The FU Press imprint will inhabit a space between self-publishing and mass-market publishing. We’ll print limited editions (between 100 and 500 copies), market them on our website, help arrange signings and convention appearances, and sell them at comic festivals and to a select few comics shops across North America. New Jersey based independent printer, Jon Barli, will be supervising the printing and production of all the FU Press books. With such an ever-changing landscape, we have the opportunity to produce exciting and hand-crafted editions in short runs here in the United States utilizing a wide gamut of printing methods and formats: everything from a traditional digital-offset paperback to a hand sewn jacketed softcover to an epic accordion book; as projects demand, we can utilize silkscreen or letterpress, or any combination, and create truly artisanal books.

“I’m terrifically excited to be a part of Fantagraphics’ new effort to bring noteworthy projects out from underground,” explains printer Jon Barli. “We’re not placing any limitations on ourselves and aim to break new ground.”

Fantagraphics wants the cartoonist to be as involved in all of these areas as he or she wants to, but we’re willing to do the heavy lifting, allowing the cartoonists to focus on their creative work without worrying about every step of the commercial process – the logistics and financial hassles of printing, distribution, and promotion.

The first two FU books will debut at Small Press Expo (SPX) in Bethesda, MD and be available for purchase by mail in October of 2014. They are both violent responses to different aspects of pop culture, high and low. Jonah Kinigstein’s The Emperor’s New Clothes: The Tower of Babel in the “Art” World is an 80-page oversized landscape-format softcover collecting Kinigstein’s political cartoons inveighing against the trends of abstract and modern art through the 20th century. Meticulously rendered in pen and ink in the tradition of George Townshend and James Gilray, the elaborate compositions skewer artists, curators, and critics. Jason Karns’ Fukitor is an attack of a different kind: reprinted from the artist’s self-published zine, the book is a 144 page compilation of full color comics that reside uneasily between a straight and satirical response to the violence, xenophobia, and sexual and racial stereotypes found in pop culture.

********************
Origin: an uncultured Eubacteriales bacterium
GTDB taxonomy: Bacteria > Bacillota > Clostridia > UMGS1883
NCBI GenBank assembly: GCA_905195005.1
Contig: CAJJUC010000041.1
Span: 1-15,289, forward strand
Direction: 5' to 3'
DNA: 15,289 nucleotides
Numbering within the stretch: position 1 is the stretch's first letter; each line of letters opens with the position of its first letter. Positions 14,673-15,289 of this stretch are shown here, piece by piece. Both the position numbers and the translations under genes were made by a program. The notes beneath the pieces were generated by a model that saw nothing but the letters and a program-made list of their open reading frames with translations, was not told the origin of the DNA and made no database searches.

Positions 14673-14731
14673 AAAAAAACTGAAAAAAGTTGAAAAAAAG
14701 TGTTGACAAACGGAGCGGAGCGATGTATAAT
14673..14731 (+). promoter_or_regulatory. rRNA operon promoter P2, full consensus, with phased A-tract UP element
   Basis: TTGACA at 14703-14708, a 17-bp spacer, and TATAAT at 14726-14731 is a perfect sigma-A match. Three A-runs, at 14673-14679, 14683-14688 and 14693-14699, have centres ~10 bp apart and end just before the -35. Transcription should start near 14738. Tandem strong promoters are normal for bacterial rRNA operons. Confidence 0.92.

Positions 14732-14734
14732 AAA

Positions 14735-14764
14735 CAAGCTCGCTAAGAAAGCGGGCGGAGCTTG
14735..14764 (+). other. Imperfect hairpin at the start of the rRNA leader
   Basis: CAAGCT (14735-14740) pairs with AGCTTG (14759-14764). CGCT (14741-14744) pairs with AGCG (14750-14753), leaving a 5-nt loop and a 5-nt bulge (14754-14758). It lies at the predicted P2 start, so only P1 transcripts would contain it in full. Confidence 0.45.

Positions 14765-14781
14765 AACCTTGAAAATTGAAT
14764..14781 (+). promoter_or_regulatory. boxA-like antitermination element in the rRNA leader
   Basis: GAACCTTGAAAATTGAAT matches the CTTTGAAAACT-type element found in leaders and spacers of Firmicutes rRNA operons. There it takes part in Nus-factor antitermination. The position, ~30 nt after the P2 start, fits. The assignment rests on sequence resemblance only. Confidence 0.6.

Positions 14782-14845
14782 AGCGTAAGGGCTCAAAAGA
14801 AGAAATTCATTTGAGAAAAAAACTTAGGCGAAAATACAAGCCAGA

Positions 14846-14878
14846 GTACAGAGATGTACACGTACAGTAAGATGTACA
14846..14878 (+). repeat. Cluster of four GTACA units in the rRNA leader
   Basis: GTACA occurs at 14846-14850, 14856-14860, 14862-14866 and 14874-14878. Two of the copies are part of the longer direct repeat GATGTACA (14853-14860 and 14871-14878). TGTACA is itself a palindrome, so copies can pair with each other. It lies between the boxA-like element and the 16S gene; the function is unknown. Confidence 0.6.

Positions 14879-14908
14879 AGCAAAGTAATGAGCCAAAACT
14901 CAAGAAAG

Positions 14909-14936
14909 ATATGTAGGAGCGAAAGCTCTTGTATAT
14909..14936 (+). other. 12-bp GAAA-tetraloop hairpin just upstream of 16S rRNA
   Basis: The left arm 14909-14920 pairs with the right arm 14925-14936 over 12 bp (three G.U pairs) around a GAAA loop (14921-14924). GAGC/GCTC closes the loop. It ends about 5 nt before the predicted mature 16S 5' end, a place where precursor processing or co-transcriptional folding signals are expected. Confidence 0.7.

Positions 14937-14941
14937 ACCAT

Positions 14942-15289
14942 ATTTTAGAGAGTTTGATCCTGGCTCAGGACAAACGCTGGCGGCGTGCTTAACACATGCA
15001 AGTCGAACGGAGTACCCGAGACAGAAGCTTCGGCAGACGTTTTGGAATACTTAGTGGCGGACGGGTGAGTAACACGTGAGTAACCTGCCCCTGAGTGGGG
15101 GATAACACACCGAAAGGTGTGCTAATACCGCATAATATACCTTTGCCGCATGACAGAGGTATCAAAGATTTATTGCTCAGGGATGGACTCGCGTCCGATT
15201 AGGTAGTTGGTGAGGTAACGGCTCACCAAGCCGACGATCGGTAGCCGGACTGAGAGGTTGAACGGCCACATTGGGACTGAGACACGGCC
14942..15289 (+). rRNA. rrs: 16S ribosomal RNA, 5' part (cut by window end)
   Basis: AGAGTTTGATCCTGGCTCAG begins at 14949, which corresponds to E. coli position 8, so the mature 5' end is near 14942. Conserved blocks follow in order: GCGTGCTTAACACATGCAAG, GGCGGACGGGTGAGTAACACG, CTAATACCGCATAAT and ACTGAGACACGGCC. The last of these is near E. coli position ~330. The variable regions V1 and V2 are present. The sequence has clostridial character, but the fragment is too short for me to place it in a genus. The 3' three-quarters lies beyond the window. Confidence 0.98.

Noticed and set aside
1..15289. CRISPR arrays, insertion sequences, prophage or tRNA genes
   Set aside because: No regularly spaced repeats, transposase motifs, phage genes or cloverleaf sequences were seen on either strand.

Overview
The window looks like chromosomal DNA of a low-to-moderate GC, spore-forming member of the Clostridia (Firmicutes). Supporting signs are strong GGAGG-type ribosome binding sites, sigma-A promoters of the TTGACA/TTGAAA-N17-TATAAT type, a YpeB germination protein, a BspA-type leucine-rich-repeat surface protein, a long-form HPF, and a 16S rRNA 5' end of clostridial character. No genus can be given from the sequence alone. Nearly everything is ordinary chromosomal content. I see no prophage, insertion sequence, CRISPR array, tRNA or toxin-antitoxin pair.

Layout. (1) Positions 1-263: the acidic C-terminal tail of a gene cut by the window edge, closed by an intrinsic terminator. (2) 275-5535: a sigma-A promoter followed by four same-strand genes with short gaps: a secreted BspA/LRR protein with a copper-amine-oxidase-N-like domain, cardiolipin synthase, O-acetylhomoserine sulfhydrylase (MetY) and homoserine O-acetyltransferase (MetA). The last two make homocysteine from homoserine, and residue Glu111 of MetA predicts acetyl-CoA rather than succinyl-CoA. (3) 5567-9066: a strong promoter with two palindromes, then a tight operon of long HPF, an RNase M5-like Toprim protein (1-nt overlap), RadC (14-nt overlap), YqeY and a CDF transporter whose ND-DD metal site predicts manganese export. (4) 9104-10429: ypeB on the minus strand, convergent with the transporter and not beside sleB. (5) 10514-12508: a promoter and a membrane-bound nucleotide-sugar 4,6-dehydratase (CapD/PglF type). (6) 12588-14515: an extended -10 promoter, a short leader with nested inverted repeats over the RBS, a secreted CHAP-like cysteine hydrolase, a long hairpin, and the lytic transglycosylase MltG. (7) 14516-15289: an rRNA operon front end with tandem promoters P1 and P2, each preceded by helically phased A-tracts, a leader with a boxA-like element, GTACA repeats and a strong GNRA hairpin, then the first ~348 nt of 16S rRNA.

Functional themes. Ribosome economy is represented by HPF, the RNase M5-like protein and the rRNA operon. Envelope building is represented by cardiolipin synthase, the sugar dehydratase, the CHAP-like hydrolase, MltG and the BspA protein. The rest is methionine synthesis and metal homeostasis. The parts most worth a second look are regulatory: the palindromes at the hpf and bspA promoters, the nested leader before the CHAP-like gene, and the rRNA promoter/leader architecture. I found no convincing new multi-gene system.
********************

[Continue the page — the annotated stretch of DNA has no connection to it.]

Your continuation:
Future projects include portfolios of drawings by Richard Sala and Guy Colwell, and a reprint of seminal underground/alternative cartoonist George Metzger’s Beyond Time and Again.

It’s fitting that the name of the imprint is Fantagraphics Underground (FU Press) – since underground comics were a source of inspiration when Fantagraphics started publishing The Comics Journal in 1976; in 1981 Jack Jackson’s Los Tejanos was the first “graphic novel” we ever published. The underground comics movement was a guerilla model we looked up to: uncensored expression, author ownership, and work that could only be published outside of mainstream channels. FU Press is a return to our roots.